Remembering Aberfan

It is a day that will unfortunatley be marked forever in Welsh history and the community’s personal memories. The day that the colliery spoil spread down the valley killing 116 children and 28 adults. If you ask many Welsh people, Aberfan will be listed as one of the worst disasters to happen to Wales and for good reason. For an entire community, their future and their loved ones were wiped out in a matter of minutes.

It started days before, with constant rain and terrible weather beating the mountainside, slowly gathering to cause the spill that would engulf part of the village. The spoil (tip no. 7) was debris and unusable wastage from the local mine shoved onto the side of the mountain, laid there as they had nowhere else to put it. The spoil reached eleven feet high and, to many historians, was seen as a disaster waiting to happen. In the 1960s there were few regulations in place regarding health and safety procedures, especially concerning the mines and where they dumped their wastage. The spoil gathering water from the terrible October weather conditions was swelling and gaining traction waiting for the base to give way to slide down the mountain.

The destruction at Aberfan

Just before the local primary school was to have a half term break, the children of Aberfan were ready to start the lessons of the day when the spoil decimated the school.

One survivor Brian Williams recounts to the local paper:

I got up and went to school as normal. I always went with my older sister, June, and her best friend from up the street, Pamela. We called into George’s sweet shop, as we always did every morning, and then my sister would go the one way to the top end of the school and my class was down the bottom end.We got into class with Mrs Williams, who was my teacher.There was a bit of a kerfuffle because everybody wanted to be in the wendy house and I didn’t get to. So because I was having a bit of a strop I got moved from my seat by the door to sit by Gareth Jones to draw to keep me quiet.

If I’d been in my usual seat, we wouldn’t be having this conversation because the wall came down on my desk.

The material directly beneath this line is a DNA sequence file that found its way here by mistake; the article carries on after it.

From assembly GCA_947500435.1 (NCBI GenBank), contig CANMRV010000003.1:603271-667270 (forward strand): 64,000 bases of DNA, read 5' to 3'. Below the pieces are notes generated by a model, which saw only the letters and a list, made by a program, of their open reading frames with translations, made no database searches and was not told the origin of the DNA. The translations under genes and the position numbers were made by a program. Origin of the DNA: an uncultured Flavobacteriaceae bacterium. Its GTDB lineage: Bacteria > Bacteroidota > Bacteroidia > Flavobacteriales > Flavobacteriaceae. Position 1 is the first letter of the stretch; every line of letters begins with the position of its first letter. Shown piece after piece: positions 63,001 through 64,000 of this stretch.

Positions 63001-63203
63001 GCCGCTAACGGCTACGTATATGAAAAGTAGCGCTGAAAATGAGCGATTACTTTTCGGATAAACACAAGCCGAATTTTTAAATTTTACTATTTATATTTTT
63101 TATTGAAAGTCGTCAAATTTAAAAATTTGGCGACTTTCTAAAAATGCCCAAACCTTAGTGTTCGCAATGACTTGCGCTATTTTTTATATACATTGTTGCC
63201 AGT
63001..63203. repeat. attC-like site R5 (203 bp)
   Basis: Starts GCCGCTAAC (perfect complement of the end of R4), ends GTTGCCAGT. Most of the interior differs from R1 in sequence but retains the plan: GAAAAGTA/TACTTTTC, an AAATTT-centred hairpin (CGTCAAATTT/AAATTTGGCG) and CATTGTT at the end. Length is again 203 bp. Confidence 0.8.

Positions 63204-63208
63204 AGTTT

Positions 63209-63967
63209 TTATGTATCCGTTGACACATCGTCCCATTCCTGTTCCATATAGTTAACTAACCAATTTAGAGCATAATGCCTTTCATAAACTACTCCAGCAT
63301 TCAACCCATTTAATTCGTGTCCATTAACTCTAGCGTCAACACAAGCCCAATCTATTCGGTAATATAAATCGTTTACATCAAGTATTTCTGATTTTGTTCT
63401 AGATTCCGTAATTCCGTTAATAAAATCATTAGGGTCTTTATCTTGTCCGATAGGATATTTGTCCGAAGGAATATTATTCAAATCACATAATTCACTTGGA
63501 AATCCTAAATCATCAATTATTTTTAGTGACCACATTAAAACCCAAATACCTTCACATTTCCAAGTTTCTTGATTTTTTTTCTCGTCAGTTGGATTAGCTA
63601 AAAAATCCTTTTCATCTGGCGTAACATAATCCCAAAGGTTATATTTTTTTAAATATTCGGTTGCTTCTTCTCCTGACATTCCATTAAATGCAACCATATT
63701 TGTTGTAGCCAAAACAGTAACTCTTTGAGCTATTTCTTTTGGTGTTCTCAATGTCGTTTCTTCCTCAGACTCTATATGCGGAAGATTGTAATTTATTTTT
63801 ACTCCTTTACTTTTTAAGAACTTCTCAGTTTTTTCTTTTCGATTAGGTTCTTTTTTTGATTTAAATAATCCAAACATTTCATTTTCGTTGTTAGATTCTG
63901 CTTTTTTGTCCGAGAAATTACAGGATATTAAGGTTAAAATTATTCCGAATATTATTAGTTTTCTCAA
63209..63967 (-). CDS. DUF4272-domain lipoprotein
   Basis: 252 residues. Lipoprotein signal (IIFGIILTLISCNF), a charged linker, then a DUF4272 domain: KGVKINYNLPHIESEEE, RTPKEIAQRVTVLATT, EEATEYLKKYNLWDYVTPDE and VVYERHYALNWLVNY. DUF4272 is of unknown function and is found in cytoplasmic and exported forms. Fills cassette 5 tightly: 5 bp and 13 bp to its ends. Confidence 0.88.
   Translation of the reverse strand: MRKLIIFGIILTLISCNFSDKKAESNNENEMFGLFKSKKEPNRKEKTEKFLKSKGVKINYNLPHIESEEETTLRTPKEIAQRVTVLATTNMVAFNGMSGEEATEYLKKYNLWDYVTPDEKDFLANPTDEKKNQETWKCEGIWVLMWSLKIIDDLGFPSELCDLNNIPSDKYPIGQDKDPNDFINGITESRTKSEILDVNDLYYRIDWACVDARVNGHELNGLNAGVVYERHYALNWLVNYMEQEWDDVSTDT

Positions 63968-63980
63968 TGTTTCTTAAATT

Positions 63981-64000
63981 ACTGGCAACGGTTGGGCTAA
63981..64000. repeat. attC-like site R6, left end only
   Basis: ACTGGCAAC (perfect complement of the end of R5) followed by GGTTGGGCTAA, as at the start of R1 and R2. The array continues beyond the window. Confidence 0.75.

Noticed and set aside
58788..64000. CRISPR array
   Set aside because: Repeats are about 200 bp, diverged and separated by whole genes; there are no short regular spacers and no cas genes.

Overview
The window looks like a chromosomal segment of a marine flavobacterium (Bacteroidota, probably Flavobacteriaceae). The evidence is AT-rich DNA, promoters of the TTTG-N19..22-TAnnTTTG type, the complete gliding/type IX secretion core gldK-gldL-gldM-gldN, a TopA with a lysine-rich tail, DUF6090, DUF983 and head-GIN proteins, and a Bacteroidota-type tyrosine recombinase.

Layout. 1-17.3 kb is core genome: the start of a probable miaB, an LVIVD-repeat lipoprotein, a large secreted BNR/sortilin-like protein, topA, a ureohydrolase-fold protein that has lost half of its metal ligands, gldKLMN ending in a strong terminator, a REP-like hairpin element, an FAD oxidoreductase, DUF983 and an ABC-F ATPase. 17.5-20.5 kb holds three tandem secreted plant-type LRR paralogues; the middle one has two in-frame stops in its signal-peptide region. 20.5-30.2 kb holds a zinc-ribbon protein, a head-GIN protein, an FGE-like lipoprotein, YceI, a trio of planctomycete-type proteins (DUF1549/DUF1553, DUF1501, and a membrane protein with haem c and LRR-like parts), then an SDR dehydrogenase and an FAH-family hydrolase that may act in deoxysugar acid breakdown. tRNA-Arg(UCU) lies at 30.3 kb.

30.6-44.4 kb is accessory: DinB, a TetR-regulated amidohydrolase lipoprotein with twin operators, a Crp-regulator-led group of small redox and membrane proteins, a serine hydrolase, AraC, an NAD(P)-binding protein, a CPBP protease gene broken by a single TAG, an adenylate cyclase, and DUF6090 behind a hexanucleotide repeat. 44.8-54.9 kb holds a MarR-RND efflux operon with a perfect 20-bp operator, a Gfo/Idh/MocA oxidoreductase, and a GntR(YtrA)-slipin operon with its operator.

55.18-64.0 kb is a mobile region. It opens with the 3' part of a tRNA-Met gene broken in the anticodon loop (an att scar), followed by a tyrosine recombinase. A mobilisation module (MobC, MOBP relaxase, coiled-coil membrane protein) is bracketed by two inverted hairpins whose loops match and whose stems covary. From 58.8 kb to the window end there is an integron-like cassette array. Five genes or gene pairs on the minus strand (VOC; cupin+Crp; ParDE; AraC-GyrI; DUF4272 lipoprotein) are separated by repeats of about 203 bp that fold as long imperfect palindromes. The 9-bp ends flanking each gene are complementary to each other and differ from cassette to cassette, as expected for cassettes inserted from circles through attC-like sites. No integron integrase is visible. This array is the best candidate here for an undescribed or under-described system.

Brian Williams

We were sitting there drawing and we could hear a noise coming. And the best way I could describe it later on – because I’d never heard anything like that at the time – was like when you go to an airport and you hear an aeroplane coming in to land.I stood and I watched because I thought ‘if something’s coming I want to see what’s coming’.I just watched the classroom wall split from the bottom to the top.The wall came through and stopped. And the next thing I remember was it went very quiet, and then a lot of screaming and crying.

Then I saw Mr Williams (a different teacher) in the doorway. You could just about see his head from the gap of the door to where all the muck had come in.We were handed out one by one then to the caretaker. What you’ve got to remember with the caretaker here is he was getting us out and his two children had died further on up the school. You’ve got to think what was going through his head. We were told ‘get home as quick as you can’. But, of course, I knew as soon as I came out of the class that my sister was gone. You only had to look up the top end of the school and it was just… well, it wasn’t there basically.

The local men and women did not stop in their efforts to rescue the children and bring out the bodies of those who had perished in the disaster, families headed to the local church to identify the bodies of their young children. The community was devastated by this disaster, relying on each other for support due to the tragedy.

The National Coal Board was subjected to a national enquiry at the time, questioned as to whether they knew that the spoil rested on underground springs. The report placed the blame squarely on the NCB. Lord Robens, the organisation’s chairman, was criticised for making misleading statements and for not providing clarity as to the NCB’s knowledge of the presence of water springs on the hillside. Neither the NCB nor any of its employees were prosecuted and the organisation was not fined.The Aberfan Disaster Memorial Fund (ADMF) was set up on the day of the disaster. It received nearly 88,000 contributions, totalling £1.75 million.

Wales will always remember Aberfan. A day in which many innocent lives were wasted due to poor safety regulations. The graves are visited by the community on the anniversary of the disaster and Wales still mourns to this day. This was the day that the local children paid the price for coal.